What Makes Lydia Ko So Good?

Forgive me, please, for writing about Lydia Ko again, but I just find this young girl irresistible.

Her story is well documented by now, an affable teenager from New Zealand by way of Korea, with seemingly not a care in the world, gets into professional tournaments in New Zealand and Australia and begins winning them. She won back-to-back Canadian Women’s Opens as an amateur and then the new Swinging Skirts in San Francisco after turning pro and gaining LPGA status in October of 2013. And she’s only 17 years old.

She does all of this with no pretentiousness at all. That was thoroughly evident in my attempt to interview her, “Lydia Ko: I Don’t Do Anything Special,’” on the range at the Founders Cup in Phoenix:

Not sure how long she would be and really looking forward to speaking with her in person, I waited until she handed the club to her caddie and pulled a graphite shaft with no head from her bag: 

“Lydia, I write a daily golf mastery blog and I was wondering if you would have time for a brief interview when you’re done?”

She looked at me quizzically, “An interview?” 

“Yes, I’m interested in how you do what you do. Not so much the mechanical stuff, but rather the way of being that allows you to play so freely.”

She looked at me quizzically, a frown growing on her face. “I’m not doing anything different than what everybody else is doing out here. I’m sorry, I don’t know what to tell you.”

“Well, yes you do,” I said. “And I’m trying to get a sense of what that is.”

“I just don’t have anything to say on that.”

“Okay, thank you very much. (Smiling) I’ll catch you next year.”

She smiled back, thought some more and then helpfully said, “The only thing I can think of is that I just have fun. I don’t know what else to tell you.”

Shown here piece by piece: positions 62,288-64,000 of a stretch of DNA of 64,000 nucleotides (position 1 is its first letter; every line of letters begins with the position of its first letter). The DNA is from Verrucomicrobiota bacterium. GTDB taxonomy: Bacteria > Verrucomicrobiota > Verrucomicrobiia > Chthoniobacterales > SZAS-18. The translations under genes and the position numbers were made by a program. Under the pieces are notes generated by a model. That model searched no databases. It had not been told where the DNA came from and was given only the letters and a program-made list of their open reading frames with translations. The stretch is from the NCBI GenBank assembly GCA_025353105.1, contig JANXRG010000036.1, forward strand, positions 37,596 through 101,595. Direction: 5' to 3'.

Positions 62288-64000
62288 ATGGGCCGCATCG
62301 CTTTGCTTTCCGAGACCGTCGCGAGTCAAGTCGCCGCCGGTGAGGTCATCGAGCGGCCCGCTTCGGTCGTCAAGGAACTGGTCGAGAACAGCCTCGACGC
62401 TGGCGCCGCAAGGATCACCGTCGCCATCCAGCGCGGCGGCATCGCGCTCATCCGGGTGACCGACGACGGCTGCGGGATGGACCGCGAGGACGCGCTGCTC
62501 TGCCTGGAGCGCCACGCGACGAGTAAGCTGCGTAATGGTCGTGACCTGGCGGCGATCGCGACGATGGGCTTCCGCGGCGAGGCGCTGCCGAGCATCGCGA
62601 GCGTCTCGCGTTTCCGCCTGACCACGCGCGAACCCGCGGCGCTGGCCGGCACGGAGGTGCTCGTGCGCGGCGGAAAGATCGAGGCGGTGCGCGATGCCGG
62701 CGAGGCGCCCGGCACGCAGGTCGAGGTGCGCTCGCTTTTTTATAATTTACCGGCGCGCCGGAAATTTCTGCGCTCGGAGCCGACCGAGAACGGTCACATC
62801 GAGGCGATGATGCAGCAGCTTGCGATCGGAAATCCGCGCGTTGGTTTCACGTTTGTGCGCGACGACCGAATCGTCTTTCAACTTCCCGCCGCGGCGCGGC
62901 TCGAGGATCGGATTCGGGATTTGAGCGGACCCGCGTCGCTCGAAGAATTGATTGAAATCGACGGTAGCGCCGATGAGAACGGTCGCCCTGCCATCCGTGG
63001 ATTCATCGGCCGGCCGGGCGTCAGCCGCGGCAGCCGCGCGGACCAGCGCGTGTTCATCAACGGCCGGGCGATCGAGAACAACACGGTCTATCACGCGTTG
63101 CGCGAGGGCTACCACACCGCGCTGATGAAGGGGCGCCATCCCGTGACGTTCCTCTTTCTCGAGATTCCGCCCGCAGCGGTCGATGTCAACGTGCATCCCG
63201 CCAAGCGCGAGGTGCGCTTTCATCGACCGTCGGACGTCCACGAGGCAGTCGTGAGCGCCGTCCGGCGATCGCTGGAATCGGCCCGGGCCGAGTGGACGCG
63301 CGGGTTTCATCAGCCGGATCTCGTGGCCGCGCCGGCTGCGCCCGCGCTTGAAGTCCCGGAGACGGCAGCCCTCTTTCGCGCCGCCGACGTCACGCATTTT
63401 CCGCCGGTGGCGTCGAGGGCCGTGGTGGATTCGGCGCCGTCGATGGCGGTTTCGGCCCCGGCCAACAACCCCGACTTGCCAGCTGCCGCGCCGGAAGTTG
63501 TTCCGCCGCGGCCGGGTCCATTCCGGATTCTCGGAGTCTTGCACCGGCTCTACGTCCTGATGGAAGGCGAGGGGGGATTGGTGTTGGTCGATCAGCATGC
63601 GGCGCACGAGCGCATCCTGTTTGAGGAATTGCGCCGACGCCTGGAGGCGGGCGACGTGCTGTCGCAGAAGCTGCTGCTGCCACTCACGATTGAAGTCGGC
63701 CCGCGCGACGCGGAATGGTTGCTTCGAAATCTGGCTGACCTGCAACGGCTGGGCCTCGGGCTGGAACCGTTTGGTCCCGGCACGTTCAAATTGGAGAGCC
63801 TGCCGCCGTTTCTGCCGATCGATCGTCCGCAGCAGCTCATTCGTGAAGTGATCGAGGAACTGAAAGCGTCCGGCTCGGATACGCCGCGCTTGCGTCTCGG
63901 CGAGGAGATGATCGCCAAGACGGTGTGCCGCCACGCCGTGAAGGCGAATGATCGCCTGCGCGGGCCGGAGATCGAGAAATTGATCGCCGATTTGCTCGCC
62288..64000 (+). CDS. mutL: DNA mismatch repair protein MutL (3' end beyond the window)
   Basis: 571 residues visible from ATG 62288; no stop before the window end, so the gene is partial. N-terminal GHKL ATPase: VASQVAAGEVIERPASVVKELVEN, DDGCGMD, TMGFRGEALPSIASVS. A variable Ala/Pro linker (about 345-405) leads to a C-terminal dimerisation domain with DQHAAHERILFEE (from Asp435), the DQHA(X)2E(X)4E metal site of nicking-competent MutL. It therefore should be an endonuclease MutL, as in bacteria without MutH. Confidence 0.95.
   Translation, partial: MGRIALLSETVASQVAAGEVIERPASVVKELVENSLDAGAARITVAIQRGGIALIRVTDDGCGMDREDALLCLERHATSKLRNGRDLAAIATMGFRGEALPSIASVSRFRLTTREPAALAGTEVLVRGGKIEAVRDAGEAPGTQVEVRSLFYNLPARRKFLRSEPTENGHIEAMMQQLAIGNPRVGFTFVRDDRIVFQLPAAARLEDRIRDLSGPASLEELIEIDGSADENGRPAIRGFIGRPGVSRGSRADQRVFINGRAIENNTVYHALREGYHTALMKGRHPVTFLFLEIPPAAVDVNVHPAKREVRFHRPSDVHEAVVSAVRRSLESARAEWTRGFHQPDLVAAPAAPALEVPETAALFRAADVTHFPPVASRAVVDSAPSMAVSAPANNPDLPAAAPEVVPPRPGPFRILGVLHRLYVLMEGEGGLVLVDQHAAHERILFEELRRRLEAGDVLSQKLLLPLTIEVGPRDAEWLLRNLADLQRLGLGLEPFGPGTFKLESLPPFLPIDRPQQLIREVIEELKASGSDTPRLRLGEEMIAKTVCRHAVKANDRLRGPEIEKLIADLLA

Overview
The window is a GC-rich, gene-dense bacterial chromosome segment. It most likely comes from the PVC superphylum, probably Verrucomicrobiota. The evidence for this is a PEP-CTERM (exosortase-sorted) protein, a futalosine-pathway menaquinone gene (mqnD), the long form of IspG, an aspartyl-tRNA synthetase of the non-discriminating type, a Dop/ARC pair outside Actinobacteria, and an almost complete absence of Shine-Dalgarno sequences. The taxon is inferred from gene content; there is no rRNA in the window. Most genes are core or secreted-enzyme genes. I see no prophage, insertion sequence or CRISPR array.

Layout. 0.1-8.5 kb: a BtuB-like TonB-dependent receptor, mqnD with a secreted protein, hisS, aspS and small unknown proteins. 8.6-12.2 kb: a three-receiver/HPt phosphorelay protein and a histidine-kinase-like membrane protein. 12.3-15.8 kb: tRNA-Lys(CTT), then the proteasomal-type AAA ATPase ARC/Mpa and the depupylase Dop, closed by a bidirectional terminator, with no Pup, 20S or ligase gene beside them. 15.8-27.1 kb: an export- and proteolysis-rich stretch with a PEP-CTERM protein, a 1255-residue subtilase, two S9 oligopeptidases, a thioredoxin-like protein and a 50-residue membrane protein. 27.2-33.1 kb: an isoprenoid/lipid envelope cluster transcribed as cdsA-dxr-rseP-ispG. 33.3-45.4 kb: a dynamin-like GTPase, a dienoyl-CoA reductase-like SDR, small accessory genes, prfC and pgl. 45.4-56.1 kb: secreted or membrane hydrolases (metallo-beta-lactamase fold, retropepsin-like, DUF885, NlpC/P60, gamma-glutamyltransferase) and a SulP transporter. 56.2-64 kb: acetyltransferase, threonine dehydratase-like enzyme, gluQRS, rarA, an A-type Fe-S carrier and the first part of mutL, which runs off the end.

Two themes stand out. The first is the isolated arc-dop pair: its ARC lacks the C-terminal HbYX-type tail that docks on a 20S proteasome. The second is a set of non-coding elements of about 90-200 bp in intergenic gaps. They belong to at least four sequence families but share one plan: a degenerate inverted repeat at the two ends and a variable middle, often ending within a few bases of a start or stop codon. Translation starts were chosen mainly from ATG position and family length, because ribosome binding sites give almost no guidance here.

Not wanting to interrupt her practice further, I gave her a big broad smile and said, “Okay, thank you very much, Lydia.” Still smiling I pointed at her and said again, “I’ll check back with you next year.”

And she smiled back from behind her big round glasses.

The same line of questioning came up Wednesday at the 2014 U.S. Women’s Open at Pinehurst No. 2 in Pinehurst, North Carolina. Somebody wondered what her key to success was:

“I don’t think there is like this secret. And I think people have asked me this, and kind of think there is something behind it, but I personally don’t know what is doing this. But the big thing is I’m having lots of fun. And I’m having fun on the tour this year. I wouldn’t be able to tell you this magical secret and equation behind things, yeah.”

And is this fun thing still a factor as she plays now?

“I think so. Obviously golf, it’s a sport where you can play for a really long time. And if you don’t have fun, you’re not going to play well. And I think, when you have fun, the time goes faster. I’ve played 11 years of golf now, coming up to my 12th.”

And has reality met the expectations she had for her professional career?

“It’s been really great. My first tournament was the CME Championship in November last year. And I was really nervous. And it did kind of feel a little different when I was on the first tee with my first round. But I’ve been having lots of fun. It’s already June and I’ve turned pro like eight months ago and it kind of feels like yesterday, where all that video* and everything crazy happened. I think playing good golf and playing consistently helped with my confidence. Just having so much fun and just being grateful that I can play on the tour at the age 17 is just the best thing.”